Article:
“We really wanted to come in trying to take away some of the easy ones,” Spoelstra said. “So they got a bunch of easy ones to start that third quarter and then the dam broke. And then they started making the tough ones. The tough ones, as long as we’re not fouling and we’re getting a contest? OK, that’s one thing. But the disappointing thing was all the easy ones, even in the first half, that were given up on a lack of discipline. The guys competed their butts off in the first half and we didn’t do it with enough discipline at both ends of the court.”

2. Despite loss, Goran Dragic snaps out of recent shooting funk. For the past week since earning Eastern Conference Player of the Week honors, Dragic has been struggling with his shot. Dragic entered the game having made only seven of his past 29 attempts. But on Sunday, Dragic looked more aggressive and didn’t back down from taking the tough shots. Dragic went 7 of 10 from the field and was a perfect 4 for 4 from 3-point range to lead the Heat with 20 points.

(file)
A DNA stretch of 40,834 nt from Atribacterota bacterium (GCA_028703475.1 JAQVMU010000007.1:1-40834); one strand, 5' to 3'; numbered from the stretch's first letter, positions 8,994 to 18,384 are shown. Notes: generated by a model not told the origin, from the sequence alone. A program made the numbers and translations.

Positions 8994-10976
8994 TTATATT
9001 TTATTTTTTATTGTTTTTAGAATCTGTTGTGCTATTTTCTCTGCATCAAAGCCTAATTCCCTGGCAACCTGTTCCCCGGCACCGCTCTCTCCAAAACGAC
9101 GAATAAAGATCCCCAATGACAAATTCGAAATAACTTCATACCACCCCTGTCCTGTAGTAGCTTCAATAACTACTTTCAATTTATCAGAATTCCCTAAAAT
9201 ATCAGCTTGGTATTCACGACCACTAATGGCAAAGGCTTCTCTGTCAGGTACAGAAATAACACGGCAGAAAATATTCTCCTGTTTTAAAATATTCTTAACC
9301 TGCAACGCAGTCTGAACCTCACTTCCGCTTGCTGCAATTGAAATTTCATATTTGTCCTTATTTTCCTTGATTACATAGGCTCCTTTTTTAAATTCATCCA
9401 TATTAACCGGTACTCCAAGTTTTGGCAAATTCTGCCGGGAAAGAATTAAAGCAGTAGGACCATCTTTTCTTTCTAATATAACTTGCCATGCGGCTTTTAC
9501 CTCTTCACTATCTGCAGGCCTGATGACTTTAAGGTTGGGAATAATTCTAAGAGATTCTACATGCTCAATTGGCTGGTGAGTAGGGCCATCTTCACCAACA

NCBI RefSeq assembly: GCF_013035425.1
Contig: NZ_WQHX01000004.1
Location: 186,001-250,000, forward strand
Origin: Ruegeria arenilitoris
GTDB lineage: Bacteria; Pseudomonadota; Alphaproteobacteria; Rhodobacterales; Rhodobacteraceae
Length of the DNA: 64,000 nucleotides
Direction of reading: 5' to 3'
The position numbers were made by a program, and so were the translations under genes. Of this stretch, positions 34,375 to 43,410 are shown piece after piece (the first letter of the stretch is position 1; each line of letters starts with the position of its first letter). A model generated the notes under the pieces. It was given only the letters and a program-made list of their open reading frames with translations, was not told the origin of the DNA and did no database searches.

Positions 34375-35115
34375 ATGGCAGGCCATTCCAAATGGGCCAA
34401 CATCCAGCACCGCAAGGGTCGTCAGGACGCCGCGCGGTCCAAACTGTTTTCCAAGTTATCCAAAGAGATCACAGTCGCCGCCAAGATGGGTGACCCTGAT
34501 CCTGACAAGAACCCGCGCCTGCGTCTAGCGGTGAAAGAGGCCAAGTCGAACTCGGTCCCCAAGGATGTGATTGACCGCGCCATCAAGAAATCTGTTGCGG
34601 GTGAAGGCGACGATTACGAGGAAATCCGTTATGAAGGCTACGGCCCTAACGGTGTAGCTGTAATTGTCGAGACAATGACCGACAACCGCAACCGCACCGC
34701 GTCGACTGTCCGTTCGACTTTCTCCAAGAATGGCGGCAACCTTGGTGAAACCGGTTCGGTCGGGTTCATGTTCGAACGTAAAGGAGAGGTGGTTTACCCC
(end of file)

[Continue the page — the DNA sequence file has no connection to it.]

“I don’t care about that,” Dragic said. “Even if the shot went in, we still lost the game. The most important thing is winning. Of course, it’s nice to see the ball go in, but that doesn’t mean anything if you lose.”

Miami Heat's Goran Dragic talked about the difficulty of slowing down the Golden State Warriors in a 123-95 loss on Sunday, Dec. 3, 2017.

3. Dion Waiters, a hero last year against the Warriors, goes cold shooting this time. Waiters missed the Heat’s first meeting against Golden State this season because of the birth of his daughter. Just hours after Durant, his good friend and former Oklahoma City Thunder teammate, sang his praises to the media, he found it difficult to find the mark with Durant guarding him throughout the first half. Waiters, who scored the game-winning 3 in last year’s win over the Warriors and hit two such clutch shots on Friday against Charlotte, went 1 for 10 from the field on Sunday and finished with only 4 points.

Waiters’ only worse game this season was when he went 0 for 10 in a 25-point loss to the Pacers on Nov. 19, but he also went 3 for 10 in the Heat’s loss to New York on Wednesday and 2 for 10 in an ugly Heat win against the Bulls on Nov. 26.